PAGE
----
An analysis of how delayed, incomplete disclosures can place customers and third parties at heightened risk of disruption.

Silobreaker, a leading security and threat intelligence technology company, today released the findings of its study into how quickly and thoroughly organisations disclose that they have been hit by ransomware. The research looked at 430 known ransomware incidents identified on the Silobreaker platform in the 2022 calendar year, assessing the time lag between the initial attack, the date when the attack was first reported on news sites, blogs, social media and other open-source data platforms, and the date when the organisation confirmed the attack – as well as the date the attack was claimed by a specific ransomware actor.

The research revealed that nearly a quarter of organisations (22.3 percent) never admitted they had suffered any type of incident, even though information about their attacks was available on the public internet and/or the dark web.

Of the 334 organisations that did admit a breach, only 14.7 percent made their disclosure within one day of the initial attack. In comparison, 40 percent of victims took between one week and three months to make their announcement, while 11 percent took three months or more.

Approaching half (42.6 percent) of the 430 organisations identified by Silobreaker waited until news outlets and other open-source data platforms had reported on their ransomware incidents before admitting they were impacted. Once the news became public, companies did act quickly, with 36 percent disclosing the incident on the day that public reports first emerged.

Organisations were slower to notify customers that their personal data could be at risk. On average, there was a 90-day lag between the initial attack and individual customers being informed of a data breach.

The research also revealed that organisations have moved away from using the word ‘ransomware’ in their official disclosures, opting for more generic terms such as ‘data breach’, ‘compromised/stolen data’, ‘cyberattack’, ‘incident’ or ‘disruption.’ Indeed, the word ‘ransomware’ was used only used in 38.4 percent of disclosures between April and December 2022.

Kristofer Mansson, CEO of Silobreaker, commented:

“Although the majority of companies do disclose ransomware attacks, they are often slow to come clean or only do so when it can no longer be kept secret. In addition, some organisations are prone to using vague language, perhaps in an attempt to downplay the severity of the situation.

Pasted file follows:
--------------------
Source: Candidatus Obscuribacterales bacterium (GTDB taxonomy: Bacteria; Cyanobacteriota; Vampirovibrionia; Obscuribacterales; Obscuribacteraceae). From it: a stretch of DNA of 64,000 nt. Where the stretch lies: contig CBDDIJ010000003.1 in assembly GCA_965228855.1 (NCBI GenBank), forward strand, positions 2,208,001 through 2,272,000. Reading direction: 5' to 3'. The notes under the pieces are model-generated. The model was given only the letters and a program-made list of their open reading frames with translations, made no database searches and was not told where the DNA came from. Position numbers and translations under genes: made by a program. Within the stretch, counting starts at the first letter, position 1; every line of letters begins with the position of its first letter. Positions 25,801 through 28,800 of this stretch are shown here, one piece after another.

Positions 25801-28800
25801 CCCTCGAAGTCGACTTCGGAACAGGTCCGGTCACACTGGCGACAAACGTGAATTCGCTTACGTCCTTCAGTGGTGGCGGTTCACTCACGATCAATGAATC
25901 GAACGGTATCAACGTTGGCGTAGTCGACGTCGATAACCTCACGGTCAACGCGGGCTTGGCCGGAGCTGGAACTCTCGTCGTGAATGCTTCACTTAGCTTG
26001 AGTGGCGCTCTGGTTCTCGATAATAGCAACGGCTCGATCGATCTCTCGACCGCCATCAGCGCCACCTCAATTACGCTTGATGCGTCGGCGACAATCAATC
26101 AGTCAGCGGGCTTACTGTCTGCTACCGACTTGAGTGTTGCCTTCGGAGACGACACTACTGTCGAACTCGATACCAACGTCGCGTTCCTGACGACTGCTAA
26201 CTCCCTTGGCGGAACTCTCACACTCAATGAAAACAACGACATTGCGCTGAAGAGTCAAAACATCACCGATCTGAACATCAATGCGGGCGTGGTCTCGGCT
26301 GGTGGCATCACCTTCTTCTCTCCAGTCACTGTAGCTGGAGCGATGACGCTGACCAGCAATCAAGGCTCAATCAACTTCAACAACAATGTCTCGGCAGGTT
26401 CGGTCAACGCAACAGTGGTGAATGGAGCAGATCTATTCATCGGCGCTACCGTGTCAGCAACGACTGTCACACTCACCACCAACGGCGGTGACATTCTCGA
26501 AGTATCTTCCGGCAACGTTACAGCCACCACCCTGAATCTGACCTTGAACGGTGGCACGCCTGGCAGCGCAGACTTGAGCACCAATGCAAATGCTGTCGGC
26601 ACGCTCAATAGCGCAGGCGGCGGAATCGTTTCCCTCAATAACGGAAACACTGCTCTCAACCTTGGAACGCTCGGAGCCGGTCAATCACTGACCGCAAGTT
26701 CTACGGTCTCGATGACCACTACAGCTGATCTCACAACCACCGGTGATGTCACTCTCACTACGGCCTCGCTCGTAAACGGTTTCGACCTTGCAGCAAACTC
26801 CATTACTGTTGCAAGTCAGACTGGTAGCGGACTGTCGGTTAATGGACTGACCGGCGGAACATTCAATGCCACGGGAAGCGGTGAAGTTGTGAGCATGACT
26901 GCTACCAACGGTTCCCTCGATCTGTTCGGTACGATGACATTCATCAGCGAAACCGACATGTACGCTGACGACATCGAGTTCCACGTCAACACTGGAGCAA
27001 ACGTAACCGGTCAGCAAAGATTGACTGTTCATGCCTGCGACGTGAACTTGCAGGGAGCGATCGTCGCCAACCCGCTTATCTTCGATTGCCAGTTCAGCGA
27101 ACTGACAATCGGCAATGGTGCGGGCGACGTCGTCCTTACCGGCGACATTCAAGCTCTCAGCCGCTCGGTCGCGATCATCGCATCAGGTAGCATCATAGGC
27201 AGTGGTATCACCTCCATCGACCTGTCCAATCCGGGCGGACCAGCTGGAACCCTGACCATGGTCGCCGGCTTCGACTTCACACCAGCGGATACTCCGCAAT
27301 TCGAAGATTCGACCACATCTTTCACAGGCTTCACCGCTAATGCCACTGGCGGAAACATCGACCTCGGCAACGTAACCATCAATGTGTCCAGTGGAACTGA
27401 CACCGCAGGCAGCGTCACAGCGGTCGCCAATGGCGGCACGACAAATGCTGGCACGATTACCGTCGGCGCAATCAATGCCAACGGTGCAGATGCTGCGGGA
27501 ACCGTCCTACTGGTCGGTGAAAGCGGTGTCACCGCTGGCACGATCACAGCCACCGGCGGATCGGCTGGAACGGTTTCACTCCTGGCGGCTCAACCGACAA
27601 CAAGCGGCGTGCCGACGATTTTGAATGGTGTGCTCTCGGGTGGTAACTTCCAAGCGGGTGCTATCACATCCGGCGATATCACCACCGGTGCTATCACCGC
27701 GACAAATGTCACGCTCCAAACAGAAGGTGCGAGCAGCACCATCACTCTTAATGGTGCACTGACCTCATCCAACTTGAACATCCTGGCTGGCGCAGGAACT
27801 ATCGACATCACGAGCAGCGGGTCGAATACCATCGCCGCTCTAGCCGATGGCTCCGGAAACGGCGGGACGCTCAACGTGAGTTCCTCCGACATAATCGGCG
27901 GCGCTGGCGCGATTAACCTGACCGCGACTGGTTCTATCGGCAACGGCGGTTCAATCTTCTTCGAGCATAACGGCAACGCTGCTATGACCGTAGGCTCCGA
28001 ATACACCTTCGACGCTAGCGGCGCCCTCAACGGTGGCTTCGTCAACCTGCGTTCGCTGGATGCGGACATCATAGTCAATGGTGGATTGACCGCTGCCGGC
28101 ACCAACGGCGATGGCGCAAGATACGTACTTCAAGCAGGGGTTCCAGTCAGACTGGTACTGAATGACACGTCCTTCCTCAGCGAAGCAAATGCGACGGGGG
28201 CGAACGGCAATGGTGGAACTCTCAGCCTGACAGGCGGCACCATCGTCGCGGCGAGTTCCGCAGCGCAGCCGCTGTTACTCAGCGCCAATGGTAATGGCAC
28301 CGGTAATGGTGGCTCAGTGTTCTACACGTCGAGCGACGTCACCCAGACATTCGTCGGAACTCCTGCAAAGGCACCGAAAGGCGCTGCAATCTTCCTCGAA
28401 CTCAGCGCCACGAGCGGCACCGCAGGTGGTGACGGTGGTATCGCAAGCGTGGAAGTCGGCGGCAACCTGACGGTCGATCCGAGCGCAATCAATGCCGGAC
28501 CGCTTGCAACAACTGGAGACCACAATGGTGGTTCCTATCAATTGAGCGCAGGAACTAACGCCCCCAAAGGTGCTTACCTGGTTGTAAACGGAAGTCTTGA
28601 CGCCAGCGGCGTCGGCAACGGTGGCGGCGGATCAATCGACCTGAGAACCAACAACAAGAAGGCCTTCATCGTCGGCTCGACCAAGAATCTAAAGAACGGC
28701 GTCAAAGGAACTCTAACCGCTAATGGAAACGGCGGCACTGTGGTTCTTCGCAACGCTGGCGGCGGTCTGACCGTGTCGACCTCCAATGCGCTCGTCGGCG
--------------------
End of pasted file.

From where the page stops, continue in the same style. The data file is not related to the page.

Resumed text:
“While it’s understandable that organisations want these types of incidents to remain hidden – and it’s important that they have time to investigate the attack before disclosure – this lack of transparency can place customers, suppliers and other third parties at heightened risk of disruption. It’s vital that all organisations – not just the initial target – have complete and immediate visibility into all ransomware threats, as an attack on a partner could have a major impact across the entire supply chain.”

Silobreaker’s ‘Ransomware? What Ransomware?’ Report can be downloaded for free from here.



The research focused on available data of 430 ransomware incidents that took place in 2022, which were all identified on the Silobreaker platform. Only incidents that were publicly reported on were included in the study, with analysed datasets including news articles, blogs, press releases and tweets, all in the English language.

Only incidents where (1) the victim organisation’s name was added to a leak site or a threat actor claimed responsibility, (2) the victim organisation confirmed a ransomware attack, or (3) the attack showed clear indicators of ransomware, were included in the research.

About Silobreaker

Silobreaker enables organisations to make confident intelligence-led decisions that reduce risk, by providing insights no other solution can match, at unprecedented speed. Aggregating a vast, unique collection of data from millions of open and dark web sources, we unlock relevant intelligence with context, across cyber, physical, and geopolitics. This allows analysts to identify undetected threats and incidents early and deliver real-time reports in one click, so decision-makers can make accurate decisions to mitigate risks.

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